Will my sale be an uplifting experience?

Our lawyer Fiona McNulty explains the benefits of having an "uplift or overage clause"
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© merrily harpur
Question: I have inherited a house with a big garden. I am hoping to sell it but my estate agent says I need to include an "uplift or overage clause" in the sale contract because the buyer might be able to get planning permission to build another house — or even two — on the garden space. The agent says he can negotiate this on my behalf, but frankly I don't know what he is talking about. Can you explain?

Answer: You can benefit from your buyer getting planning permission and developing the land in the future by having such a clause in the contract.
The clause will say that should your buyer at some stage get permission to build on any part of the garden, you will receive a percentage of the increased value of the property. So do let your estate agent negotiate an agreement to ensure that if planning permission is given, you will get your cut.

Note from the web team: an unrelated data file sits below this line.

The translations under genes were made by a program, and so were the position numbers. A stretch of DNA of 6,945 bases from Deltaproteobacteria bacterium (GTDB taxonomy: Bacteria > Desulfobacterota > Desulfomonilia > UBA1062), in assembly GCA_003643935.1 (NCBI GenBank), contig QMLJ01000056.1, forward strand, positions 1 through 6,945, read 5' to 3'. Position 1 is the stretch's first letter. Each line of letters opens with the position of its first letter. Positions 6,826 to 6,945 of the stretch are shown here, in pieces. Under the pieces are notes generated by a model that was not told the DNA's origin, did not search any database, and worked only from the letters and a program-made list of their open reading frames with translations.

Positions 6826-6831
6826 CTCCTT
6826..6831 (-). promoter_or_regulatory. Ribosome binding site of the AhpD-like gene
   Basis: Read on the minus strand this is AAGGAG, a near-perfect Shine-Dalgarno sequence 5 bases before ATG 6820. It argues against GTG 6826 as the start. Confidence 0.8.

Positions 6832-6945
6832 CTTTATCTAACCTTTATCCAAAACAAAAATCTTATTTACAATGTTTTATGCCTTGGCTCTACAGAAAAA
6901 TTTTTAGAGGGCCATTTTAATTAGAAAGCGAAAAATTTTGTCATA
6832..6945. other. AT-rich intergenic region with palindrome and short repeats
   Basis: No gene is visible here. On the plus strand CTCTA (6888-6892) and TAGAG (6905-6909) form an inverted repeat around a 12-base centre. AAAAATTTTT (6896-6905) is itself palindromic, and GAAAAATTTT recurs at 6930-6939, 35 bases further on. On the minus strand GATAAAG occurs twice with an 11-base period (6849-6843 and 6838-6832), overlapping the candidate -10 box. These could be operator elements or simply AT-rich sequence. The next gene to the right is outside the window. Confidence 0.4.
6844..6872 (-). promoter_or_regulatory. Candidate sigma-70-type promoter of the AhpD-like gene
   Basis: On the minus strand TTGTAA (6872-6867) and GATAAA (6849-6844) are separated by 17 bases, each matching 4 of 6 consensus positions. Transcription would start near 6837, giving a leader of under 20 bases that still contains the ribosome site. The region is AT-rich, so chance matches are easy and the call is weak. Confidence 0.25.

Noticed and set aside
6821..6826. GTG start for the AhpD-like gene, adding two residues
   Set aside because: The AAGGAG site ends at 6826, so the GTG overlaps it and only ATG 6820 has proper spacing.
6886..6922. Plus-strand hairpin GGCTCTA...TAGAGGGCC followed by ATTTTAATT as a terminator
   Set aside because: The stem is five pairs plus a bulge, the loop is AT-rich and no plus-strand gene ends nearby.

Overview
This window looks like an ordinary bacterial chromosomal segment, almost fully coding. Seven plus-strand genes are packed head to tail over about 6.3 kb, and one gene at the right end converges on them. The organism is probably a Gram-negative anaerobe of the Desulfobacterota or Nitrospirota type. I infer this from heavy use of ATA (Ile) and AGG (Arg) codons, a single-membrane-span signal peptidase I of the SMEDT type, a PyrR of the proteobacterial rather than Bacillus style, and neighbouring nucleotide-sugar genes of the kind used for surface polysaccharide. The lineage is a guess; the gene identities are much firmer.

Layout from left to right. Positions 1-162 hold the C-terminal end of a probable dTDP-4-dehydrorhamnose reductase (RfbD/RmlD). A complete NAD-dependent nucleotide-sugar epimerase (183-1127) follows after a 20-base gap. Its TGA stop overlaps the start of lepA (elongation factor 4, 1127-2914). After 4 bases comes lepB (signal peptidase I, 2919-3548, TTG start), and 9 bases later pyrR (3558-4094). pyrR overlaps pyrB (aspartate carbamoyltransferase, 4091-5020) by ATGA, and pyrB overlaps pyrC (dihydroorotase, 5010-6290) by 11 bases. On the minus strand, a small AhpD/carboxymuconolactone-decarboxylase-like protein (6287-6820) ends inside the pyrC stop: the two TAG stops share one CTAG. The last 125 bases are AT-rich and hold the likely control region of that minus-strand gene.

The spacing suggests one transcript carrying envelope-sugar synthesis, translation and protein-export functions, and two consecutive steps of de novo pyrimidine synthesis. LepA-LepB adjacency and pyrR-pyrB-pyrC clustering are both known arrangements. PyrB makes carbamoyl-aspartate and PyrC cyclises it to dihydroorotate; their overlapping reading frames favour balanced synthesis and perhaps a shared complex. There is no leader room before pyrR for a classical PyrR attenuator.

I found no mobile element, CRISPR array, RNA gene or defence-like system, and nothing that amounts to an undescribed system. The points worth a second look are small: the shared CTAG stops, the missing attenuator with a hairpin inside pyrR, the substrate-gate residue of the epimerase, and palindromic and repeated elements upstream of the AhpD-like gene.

The clause will need to be for a fixed time, often 21 years, and it must say how you are to be paid the money. But also get a solicitor with experience of "overage" involved to ensure the clause is perfectly worded. It can be a complicated business and you don't want to lose out because of unclear wording.


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If you have a question for Fiona McNulty, email legalsolutions@standard.co.uk. We regret that questions cannot be answered individually.
Fiona is a partner in the residential real estate team at Thring LLP www.thrings.com.

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